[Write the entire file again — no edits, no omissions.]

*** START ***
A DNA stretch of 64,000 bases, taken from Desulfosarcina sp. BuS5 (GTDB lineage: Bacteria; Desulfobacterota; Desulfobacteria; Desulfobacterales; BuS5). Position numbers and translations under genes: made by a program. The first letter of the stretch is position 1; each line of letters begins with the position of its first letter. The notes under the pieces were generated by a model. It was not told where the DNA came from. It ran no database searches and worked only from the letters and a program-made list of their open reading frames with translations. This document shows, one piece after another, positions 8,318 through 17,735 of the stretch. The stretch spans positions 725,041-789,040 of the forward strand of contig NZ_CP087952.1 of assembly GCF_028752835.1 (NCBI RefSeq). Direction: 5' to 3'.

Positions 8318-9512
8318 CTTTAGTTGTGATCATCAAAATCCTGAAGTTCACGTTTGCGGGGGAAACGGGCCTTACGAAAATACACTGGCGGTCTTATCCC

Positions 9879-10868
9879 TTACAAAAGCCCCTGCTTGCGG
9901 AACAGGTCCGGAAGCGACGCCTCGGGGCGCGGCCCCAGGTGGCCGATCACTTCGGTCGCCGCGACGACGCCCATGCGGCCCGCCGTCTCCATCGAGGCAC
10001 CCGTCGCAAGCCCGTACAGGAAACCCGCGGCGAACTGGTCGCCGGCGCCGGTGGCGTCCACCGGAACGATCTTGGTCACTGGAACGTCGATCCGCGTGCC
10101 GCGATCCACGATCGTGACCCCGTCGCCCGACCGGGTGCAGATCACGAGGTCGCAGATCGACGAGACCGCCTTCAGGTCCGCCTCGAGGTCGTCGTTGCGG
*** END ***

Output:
A DNA stretch of 64,000 bases, taken from Desulfosarcina sp. BuS5 (GTDB lineage: Bacteria; Desulfobacterota; Desulfobacteria; Desulfobacterales; BuS5). Position numbers and translations under genes: made by a program. The first letter of the stretch is position 1; each line of letters begins with the position of its first letter. The notes under the pieces were generated by a model. It was not told where the DNA came from. It ran no database searches and worked only from the letters and a program-made list of their open reading frames with translations. This document shows, one piece after another, positions 8,318 through 17,735 of the stretch. The stretch spans positions 725,041-789,040 of the forward strand of contig NZ_CP087952.1 of assembly GCF_028752835.1 (NCBI RefSeq). Direction: 5' to 3'.

Positions 8318-9512
8318 CTTTAGTTGTGATCATCAAAATCCTGAAGTTCACGTTTGCGGGGGAAACGGGCCTTACGAAAATACACTGGCGGTCTTATCCC

Positions 9879-10868
9879 TTACAAAAGCCCCTGCTTGCGG
9901 AACAGGTCCGGAAGCGACGCCTCGGGGCGCGGCCCCAGGTGGCCGATCACTTCGGTCGCCGCGACGACGCCCATGCGGCCCGCCGTCTCCATCGAGGCAC
10001 CCGTCGCAAGCCCGTACAGGAAACCCGCGGCGAACTGGTCGCCGGCGCCGGTGGCGTCCACCGGAACGATCTTGGTCACTGGAACGTCGATCCGCGTGCC
10101 GCGATCCACGATCGTGACCCCGTCGCCCGACCGGGTGCAGATCACGAGGTCGCAGATCGACGAGACCGCCTTCAGGTCCGCCTCGAGGTCGTCGTTGCGG